Aotearoa Architecture Interwoven Abroad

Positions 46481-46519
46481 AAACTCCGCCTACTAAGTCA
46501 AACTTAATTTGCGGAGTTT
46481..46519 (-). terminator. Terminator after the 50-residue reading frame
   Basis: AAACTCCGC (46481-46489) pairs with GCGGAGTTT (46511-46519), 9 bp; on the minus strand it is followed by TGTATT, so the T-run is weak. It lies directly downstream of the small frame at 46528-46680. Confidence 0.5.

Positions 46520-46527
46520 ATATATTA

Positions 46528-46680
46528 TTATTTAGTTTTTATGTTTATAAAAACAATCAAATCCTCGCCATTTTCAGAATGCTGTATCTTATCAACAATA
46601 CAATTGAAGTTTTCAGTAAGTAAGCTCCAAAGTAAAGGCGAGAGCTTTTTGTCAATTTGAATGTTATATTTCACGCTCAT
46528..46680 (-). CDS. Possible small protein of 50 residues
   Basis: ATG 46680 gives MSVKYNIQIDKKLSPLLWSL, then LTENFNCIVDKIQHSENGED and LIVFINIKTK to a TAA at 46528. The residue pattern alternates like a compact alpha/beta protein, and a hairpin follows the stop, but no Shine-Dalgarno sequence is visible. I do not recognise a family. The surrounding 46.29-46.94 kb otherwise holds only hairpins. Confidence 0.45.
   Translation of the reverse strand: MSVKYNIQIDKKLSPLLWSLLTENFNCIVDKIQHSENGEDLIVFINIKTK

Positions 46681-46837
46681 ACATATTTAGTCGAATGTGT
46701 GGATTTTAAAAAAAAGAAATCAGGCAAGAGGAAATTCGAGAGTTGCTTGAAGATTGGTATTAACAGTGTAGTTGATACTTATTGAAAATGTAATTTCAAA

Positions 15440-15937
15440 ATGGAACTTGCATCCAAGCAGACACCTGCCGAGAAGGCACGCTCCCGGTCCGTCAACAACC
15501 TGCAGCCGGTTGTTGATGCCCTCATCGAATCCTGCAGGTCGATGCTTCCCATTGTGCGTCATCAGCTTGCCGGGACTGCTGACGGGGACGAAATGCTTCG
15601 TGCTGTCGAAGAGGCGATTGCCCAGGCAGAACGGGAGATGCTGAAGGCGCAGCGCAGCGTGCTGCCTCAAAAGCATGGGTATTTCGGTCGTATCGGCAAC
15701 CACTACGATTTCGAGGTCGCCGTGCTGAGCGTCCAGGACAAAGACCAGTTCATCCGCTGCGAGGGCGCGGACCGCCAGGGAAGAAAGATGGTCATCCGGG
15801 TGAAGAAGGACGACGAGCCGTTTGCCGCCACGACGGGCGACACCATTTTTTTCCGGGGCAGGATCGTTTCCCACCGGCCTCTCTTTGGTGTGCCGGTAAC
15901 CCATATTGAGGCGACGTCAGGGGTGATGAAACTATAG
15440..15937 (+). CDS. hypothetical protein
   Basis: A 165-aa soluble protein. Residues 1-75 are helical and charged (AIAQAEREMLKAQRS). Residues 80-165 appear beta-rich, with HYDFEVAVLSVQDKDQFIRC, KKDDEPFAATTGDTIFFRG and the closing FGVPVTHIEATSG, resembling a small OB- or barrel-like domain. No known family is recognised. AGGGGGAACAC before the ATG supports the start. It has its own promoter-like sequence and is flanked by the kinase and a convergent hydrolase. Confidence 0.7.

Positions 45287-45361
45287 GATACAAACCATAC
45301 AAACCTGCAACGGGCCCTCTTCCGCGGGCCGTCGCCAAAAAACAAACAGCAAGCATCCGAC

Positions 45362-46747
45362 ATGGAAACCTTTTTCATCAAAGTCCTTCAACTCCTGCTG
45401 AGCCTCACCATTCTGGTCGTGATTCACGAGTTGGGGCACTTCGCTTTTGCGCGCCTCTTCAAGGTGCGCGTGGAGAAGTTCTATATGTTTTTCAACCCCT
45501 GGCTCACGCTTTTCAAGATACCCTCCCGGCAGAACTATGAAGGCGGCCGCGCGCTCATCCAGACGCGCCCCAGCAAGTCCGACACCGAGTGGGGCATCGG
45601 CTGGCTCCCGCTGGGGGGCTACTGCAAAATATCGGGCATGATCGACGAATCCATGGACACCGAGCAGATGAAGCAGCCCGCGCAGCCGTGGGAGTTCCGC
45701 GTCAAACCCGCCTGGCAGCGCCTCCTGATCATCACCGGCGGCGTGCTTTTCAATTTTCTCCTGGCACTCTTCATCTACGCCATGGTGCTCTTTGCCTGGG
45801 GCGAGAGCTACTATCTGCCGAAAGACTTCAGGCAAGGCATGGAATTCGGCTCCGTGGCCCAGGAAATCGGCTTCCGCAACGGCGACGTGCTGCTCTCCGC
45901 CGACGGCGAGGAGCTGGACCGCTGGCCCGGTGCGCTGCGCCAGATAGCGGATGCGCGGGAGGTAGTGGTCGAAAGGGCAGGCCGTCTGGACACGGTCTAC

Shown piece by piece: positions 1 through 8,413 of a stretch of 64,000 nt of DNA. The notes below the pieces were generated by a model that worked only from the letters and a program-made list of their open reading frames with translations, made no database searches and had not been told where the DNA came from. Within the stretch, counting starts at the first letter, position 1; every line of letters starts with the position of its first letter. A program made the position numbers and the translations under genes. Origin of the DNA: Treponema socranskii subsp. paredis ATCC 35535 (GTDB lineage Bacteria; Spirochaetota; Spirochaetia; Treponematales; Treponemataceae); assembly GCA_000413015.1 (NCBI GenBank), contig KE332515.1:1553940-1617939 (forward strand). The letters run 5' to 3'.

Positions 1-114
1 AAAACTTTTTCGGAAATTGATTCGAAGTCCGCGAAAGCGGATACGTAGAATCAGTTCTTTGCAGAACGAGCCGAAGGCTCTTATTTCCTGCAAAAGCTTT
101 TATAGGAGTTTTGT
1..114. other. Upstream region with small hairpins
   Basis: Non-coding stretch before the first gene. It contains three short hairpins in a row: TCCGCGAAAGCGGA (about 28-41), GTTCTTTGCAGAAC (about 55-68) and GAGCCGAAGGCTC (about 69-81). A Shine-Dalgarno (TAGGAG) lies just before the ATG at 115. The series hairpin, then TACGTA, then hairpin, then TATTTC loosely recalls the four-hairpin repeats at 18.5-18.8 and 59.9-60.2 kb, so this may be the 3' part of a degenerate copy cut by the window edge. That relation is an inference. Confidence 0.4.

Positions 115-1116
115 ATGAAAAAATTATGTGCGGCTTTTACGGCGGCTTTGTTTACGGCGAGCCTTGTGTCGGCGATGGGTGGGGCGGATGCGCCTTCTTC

In an era of globalization and technological revolution, concurrent shifts in architectural styles are visually apparent. With endeavors to accommodate globalized cultural diversity, multi-cultural exploration in architecture capitalizes on new innovative construction methods. The architectural outcomes of these cross-cultural modernized, buildings often enough, neglect local culture and local heritage, where the architecture dominates its environment, where foreign customs replace local, and where ‘local identity’ is lost. I have experienced this in my own country, Aotearoa (New Zealand), a nation enriched with Māori culture that is progressively becoming more neglected within its own environment, where foreign influences are replacing, or have little consideration of local culture and the local context. This dishearteningly made me wonder on a global scale, whether different culture’s ‘local identities’ have been neglected and/or replaced by foreign cultures. Within this thought, I hypothetically situated my-self in a foreign context with the aim to establish my own nation’s culture. Now how do I do so without neglecting the local culture and removing a sense of their ‘local identity’? How do I establish a sense of Aotearoa Māori culture abroad, that sympathetically interweaves local and foreign customs with respect to the physical environment and surrounding context? This design-led research aims to establish a cross-cultural theory of architecture that is expressive of two cultures. Exploration of multi-cultural practice within the discipline of architecture will be explored to unify a dialogue between two nation’s traditional architectures, that does not neglect or remove the ‘local identity’ of the local culture.